However, in a league that is more worried about TV ratings than transparency, it is clear that this kind of horse manure will continue. As for the Saints, they have a long road to recovery. Make no mistake, they will feel the effects both this year and beyond. For once, the punishment fits the crime, but that does not erase years of inconsistency.

And so it begins……the search for answers……..

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When Tom Brady’s last-gasp Hail Mary fell incomplete, the 2012 NFL offseason began. Super Bowl XLVI will go down as a very good installment in the greatest sporting event on the American Sports calendar. With the beginning of the offseason comes slew of rumors, heresay,, and oddball news. The shocker of the past week goes to Roger Goodell for talking about closing down operations for the Pro Bowl.

In this Pro Football Talk post,  it says the Goodell met with DeMaurie Smith to talk about closing it down. This is a very usrpring move, if it is done, by a league that is headed down the path of high TV and flag football a more passive style of play. The rules in recent years have been adjusted so that:

  1. Quaterbacks are well protected. These are priceless commodities and the NFL simply cannot have guys like Brady, Brees, and/or Rogers go down like the older Manning brother did.
  2. Offenses could score a boatload of points. The new way of NFL fans love high-scoring games. A lot. Which is funny because the NFL playoffs this season featured one game in which both teams were in the 30s in points.

Now the NFL is nowhere close to ending the Pro Bowl.  Even still, what is the big deal if the NFL All-Star game is a bust? It is only a pointless football game played between the Super Bowl and Conference Championship Sunday. But that might be one of the game’s current downfalls. No matter what game or games are in that two week gape before the super Bowl, the focus will always be on the Super Bowl.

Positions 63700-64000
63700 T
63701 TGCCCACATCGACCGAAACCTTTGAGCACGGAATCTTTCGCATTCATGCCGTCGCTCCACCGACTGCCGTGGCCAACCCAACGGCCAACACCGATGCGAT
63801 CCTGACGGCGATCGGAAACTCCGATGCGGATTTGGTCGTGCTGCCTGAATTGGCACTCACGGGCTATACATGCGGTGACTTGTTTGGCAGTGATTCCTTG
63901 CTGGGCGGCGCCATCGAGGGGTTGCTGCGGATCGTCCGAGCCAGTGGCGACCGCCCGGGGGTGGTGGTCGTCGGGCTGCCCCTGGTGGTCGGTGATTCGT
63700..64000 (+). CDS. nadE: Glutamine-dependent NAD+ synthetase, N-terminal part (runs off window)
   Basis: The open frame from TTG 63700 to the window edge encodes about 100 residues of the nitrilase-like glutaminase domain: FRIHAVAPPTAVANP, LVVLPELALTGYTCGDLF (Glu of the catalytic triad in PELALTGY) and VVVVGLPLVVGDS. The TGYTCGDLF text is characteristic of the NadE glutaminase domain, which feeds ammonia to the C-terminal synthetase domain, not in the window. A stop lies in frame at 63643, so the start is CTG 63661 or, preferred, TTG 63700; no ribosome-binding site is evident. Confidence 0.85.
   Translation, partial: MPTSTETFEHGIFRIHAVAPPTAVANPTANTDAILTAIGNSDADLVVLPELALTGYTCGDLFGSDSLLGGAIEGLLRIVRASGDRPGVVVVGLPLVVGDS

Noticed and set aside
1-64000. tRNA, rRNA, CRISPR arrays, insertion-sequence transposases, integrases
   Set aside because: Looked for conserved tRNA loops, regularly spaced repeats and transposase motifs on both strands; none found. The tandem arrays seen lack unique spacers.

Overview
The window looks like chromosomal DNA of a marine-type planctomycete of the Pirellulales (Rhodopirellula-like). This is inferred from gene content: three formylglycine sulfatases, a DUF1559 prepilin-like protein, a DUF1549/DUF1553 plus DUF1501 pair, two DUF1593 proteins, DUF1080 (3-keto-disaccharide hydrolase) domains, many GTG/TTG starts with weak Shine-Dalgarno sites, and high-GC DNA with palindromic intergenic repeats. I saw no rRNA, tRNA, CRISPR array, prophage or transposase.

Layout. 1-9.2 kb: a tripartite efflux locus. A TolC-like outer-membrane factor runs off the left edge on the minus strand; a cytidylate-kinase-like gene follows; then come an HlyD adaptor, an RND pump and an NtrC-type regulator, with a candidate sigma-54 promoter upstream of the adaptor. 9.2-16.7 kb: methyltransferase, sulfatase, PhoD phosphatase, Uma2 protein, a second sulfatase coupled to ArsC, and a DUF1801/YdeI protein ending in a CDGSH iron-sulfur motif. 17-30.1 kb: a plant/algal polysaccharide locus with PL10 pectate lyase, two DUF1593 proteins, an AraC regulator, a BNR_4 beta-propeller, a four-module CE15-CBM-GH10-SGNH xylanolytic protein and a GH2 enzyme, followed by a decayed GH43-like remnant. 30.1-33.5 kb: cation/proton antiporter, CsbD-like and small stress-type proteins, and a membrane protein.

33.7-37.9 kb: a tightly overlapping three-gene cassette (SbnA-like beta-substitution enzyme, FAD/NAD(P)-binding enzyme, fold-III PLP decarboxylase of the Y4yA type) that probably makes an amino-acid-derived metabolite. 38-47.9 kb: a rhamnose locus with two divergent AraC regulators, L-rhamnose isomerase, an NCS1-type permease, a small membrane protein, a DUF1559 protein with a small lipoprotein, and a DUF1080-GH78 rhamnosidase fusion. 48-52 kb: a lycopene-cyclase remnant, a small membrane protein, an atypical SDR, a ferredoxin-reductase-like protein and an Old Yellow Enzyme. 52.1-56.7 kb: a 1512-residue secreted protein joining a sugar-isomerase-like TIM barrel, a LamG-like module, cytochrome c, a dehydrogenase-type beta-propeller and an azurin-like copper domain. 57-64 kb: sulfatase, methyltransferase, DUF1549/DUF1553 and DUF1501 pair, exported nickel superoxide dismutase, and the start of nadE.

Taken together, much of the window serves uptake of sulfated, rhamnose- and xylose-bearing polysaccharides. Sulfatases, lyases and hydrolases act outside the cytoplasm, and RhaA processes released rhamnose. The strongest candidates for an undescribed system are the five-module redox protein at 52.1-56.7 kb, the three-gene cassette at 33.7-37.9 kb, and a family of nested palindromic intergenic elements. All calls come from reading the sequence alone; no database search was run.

Or a member of the Manning family (more on this later). http://blogcertified.com

More to the point: the ratings were up for the Pro Bowl this season. According this article, the ratings were the higest of any program on TV that night and day. this is due largely to the popularity of the NFL and not the interest of the game. Fans are still excited to see some of the games super stars . The problem is that some of the stars fans want to see are in the Super Bowl.

If the game already means nothing, then moving it . There are only two options moving forward for the NFL: make it matter or make it fun. The fun aspect is probably the more important of the two. I do not see a way for the NFL to make it matter in terms of post season play. Beyond just conference pride and money, there is not much there.

Although the game is not going anywhere any time soon, here are some things I believe would improve the quality of the game:

Move it to the end of the season

The NFL is one of the few sports that has its all-star game at or near the end of the season. Moving it back to the week after the Super Bowl gives the season a nice fun closing act. It reinstates players who would normally miss due to the Super Bowl. Tom Brady and Rob Gronkowski are two names this seasons Pro Bowl desperately needed. Not only do these players provide better entertainment but they are bigger names.

No offense to Andy Dalton, but he is not biggest draw in the world. What he did as a rookie was phenomenal, but he has a ways to go in terms of Marketabilitiy. The point of an all-star game is to conceivably have all the good eggs in one basket. Although ratings have been good, if every player the fans voted in played, then TV ratings might just rise.

Pay these men

I know it is their job to play football and that some players have contract clauses with Pro Bowl benefits. I get that. But sometimes it seems like the players are lolly gagging out there. Aaron Rogers blasted his NFC teammates for their lack of effort. If that is the case, then there need to be added incentives outside of just conference pride. These men need a payday.